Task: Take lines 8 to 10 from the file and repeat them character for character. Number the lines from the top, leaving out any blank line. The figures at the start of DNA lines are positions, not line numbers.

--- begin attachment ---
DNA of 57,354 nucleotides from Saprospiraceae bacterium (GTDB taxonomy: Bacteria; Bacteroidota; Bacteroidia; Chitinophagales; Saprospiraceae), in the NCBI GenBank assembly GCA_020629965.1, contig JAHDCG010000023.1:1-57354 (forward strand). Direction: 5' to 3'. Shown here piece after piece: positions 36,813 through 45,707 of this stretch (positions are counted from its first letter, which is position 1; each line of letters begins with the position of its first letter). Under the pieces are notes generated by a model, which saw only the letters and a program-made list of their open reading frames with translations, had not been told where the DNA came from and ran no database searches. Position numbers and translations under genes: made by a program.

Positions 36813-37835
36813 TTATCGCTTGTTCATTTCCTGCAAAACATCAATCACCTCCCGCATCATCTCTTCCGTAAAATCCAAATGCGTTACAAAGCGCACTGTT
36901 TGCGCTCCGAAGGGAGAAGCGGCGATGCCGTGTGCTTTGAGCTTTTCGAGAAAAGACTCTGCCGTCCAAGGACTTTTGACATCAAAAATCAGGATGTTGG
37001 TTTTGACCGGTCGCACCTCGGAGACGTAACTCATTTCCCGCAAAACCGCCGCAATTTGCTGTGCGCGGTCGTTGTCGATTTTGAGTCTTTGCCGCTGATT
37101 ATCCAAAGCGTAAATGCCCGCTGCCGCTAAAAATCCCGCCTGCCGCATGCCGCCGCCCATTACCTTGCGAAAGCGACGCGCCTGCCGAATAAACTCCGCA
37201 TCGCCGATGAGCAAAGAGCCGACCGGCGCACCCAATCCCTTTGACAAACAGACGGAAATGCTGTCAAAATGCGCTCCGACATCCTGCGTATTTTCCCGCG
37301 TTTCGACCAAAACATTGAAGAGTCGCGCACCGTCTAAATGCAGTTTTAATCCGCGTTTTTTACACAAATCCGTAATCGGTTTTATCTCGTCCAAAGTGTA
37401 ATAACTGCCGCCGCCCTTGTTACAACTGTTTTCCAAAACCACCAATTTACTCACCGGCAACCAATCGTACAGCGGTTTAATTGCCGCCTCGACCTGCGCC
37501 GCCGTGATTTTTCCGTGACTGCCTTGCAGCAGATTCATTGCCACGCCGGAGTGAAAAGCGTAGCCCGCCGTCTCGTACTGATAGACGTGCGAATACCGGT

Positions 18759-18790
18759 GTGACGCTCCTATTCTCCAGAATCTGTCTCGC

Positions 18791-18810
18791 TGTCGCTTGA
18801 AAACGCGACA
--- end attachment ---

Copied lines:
37301 TTTCGACCAAAACATTGAAGAGTCGCGCACCGTCTAAATGCAGTTTTAATCCGCGTTTTTTACACAAATCCGTAATCGGTTTTATCTCGTCCAAAGTGTA
37401 ATAACTGCCGCCGCCCTTGTTACAACTGTTTTCCAAAACCACCAATTTACTCACCGGCAACCAATCGTACAGCGGTTTAATTGCCGCCTCGACCTGCGCC
37501 GCCGTGATTTTTCCGTGACTGCCTTGCAGCAGATTCATTGCCACGCCGGAGTGAAAAGCGTAGCCCGCCGTCTCGTACTGATAGACGTGCGAATACCGGT